Companies should of course be allowed to administer their own tests, but again the wisdom of doing so depends on the size of the problem and the efficacy with which these tests screen out people who are unable to communicate effectively in english.

    • trumwill says:

      This is reasonable. I’d probably have responded differently if the rationale was that it wasn’t weeding people out (and thus a waste of money) than that it was providing barriers to a consciously barriered industry.

  2. Peter says:

    Then there was the seafood-loving tourist in Boston who asked the taxi driver where he could get scrod, and was complimented on his use of the subjunctive tense.

  3. Kazzy says:

    So, my first thought was, “They need to read street signs.” But is that really true? Traffic signs use color and shape as much as language. That feels like a “BUT SAFETY!” justification.

    As I turned over communication in my head, I thought about how the market would correct for this. If a cabby was so non-communicative as to cause a problem, eventually he’d be weeded out.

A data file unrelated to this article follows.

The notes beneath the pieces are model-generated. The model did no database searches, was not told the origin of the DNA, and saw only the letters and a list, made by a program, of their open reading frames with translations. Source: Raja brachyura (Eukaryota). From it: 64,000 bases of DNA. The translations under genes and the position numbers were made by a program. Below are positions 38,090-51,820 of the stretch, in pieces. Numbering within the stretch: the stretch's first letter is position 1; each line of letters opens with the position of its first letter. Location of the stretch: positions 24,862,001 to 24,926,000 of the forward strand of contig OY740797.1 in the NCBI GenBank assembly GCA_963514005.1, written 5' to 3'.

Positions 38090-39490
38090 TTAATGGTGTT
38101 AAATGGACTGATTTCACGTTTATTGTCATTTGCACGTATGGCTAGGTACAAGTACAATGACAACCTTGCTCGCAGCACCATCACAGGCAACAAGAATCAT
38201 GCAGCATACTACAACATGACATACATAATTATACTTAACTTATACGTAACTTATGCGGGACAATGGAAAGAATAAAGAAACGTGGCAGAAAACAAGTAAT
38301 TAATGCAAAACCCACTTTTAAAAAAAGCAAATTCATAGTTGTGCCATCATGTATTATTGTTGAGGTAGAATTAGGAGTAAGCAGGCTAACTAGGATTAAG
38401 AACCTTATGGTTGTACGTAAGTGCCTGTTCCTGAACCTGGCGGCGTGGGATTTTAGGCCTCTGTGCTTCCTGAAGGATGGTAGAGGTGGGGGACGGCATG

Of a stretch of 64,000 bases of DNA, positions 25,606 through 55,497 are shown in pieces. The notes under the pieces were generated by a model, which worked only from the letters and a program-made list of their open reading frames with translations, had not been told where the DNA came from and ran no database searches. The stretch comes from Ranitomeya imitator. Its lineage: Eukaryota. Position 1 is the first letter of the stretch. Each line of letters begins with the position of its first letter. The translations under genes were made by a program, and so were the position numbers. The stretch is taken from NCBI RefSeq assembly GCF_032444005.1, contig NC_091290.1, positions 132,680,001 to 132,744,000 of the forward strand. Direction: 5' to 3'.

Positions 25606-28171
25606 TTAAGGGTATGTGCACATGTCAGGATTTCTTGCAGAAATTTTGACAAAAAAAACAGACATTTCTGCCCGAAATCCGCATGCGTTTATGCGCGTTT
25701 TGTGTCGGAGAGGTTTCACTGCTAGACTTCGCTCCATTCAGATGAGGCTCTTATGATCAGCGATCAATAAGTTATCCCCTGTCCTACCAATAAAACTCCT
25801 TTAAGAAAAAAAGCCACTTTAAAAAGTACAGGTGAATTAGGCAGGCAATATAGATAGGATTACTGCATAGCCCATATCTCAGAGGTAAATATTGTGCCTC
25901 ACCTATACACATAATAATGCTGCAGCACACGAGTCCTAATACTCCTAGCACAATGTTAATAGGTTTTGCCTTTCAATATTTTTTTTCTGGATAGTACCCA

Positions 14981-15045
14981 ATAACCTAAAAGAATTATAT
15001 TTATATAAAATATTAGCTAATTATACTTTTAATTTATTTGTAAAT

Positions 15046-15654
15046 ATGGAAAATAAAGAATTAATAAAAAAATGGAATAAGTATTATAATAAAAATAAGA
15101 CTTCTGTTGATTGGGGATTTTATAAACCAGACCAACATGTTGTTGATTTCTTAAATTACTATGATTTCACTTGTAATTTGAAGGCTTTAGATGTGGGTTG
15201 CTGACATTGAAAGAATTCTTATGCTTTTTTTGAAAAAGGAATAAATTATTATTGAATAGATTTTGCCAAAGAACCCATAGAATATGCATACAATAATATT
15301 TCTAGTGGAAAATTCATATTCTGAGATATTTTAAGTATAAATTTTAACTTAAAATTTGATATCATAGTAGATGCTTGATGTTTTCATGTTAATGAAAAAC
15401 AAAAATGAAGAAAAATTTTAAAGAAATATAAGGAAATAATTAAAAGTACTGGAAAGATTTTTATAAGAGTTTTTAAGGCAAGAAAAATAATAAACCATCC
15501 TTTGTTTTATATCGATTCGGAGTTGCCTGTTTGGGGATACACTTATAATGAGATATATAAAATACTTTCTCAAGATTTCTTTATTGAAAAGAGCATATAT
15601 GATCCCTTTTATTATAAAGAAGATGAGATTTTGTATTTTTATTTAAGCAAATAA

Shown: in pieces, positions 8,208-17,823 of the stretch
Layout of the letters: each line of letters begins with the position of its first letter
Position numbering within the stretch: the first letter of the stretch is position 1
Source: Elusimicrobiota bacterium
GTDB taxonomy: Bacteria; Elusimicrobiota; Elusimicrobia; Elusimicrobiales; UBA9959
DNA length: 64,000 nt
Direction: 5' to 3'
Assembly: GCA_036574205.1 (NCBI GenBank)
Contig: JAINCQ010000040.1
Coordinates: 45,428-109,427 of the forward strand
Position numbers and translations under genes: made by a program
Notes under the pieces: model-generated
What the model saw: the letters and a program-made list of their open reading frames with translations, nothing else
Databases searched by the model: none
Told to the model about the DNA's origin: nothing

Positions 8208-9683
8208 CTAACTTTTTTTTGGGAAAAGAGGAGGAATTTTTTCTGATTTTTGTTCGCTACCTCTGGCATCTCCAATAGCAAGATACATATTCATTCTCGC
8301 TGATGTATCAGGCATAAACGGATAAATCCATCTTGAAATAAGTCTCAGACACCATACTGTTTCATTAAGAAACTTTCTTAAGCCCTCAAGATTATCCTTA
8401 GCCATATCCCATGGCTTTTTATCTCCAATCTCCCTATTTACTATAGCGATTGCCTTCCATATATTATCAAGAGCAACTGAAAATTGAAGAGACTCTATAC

But as you point out, the medallion system really screws with the market.

    So I’m okay with a language test provided it works. Contrary to Murali, I worry about the test being gamed another way: asking driving to know complex rules/words that they will NEVER need

  4. SFG says:

    Eh, I disagree with you. It’s a country, it needs a language. Otherwise we have a Quebec-ish situation at best and a Belgium-ish situation at worst. (Well, OK, worse things can happen, but haven’t since 1865.)